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Publication numberUS6220609 B1
Publication typeGrant
Application numberUS 09/399,009
Publication dateApr 24, 2001
Filing dateSep 20, 1999
Priority dateSep 20, 1999
Fee statusPaid
Publication number09399009, 399009, US 6220609 B1, US 6220609B1, US-B1-6220609, US6220609 B1, US6220609B1
InventorsMicheal D. Jones
Original AssigneeColumbia-Inland Corporation
Export CitationBiBTeX, EndNote, RefMan
External Links: USPTO, USPTO Assignment, Espacenet
Oscillating ride-on vehicle
US 6220609 B1
Abstract
A ride-on vehicle having a longitudinal axis includes a body; a rear axle having a crank portion therein and rotatably secured to the body; a pair of spaced-apart driven rear wheels eccentrically fixed to the rear axle; a forward crank rotatably secured to the body and driven by a vehicle rider; and a shaft extending between the rear axle crank portion and the forward crank; wherein rotation of the forward crank results in a driving force being transmitted through the shaft to the rear axle crank portion, thereby causing the vehicle to move along its longitudinal axis and wherein the body oscillates vertically when the vehicle moves along its longitudinal axis.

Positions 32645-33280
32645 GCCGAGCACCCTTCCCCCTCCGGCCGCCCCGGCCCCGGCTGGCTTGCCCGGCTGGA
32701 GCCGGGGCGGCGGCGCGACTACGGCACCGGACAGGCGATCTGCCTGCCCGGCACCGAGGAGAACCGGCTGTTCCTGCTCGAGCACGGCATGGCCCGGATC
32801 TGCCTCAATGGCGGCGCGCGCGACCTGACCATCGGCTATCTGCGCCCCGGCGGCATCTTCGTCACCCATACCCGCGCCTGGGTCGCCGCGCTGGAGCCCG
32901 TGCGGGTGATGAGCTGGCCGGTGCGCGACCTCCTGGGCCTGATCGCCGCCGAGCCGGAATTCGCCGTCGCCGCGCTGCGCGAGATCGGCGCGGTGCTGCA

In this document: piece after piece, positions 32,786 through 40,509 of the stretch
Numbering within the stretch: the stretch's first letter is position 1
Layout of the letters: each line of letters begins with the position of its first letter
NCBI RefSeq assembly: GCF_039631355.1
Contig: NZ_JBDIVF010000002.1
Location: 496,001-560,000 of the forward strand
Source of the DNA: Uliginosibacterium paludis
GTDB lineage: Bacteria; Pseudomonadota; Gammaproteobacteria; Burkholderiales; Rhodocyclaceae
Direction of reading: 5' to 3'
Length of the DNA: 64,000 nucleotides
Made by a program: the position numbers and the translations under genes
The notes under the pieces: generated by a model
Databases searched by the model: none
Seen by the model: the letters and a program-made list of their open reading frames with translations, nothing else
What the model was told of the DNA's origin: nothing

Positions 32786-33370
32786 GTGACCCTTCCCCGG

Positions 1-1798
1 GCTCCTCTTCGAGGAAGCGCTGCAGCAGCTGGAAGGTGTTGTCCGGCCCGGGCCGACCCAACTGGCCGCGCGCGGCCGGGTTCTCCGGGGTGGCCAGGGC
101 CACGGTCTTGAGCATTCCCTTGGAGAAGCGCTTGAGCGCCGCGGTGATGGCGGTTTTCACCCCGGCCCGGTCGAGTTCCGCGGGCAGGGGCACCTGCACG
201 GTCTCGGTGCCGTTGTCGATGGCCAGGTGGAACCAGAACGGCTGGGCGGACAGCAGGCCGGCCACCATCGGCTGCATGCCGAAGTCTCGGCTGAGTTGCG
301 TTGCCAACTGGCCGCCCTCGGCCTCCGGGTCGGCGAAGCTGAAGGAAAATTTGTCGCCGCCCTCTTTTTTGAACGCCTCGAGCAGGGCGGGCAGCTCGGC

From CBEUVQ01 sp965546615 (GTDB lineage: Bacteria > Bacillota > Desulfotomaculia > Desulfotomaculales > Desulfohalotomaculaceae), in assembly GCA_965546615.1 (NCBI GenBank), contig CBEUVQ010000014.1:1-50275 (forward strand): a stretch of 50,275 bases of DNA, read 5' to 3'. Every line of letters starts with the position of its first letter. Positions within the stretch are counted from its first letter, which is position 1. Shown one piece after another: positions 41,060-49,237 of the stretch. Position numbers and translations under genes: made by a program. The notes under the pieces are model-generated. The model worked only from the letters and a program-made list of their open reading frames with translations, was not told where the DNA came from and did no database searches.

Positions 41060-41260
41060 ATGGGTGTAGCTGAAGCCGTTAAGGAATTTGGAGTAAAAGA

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Claims(19)
I claim:
1. A ride-on vehicle having a longitudinal axis comprising:
a body;
a rear axle having a crank portion therein and rotatably secured to said body;
a pair of spaced-apart driven rear wheels eccentrically fixed to said rear axle;
a substantially vertically-disposed forward crank rotatably secured to said body for full, 360° rotation, and driven by a vehicle rider; and
a shaft extending between said rear axle crank portion and said forward crank;
wherein rotation of said forward crank results in a driving force being transmitted through said shaft to said rear axle crank portion, thereby causing the vehicle to move along its longitudinal axis and wherein said body oscillates vertically when the vehicle moves along its longitudinal axis.
2. The vehicle of claim 1 wherein, when the vehicle is at rest, said rear crank portion is in a substantially vertical orientation relative to said rear axle and said rear axle is located at a low point relative to said rear wheels.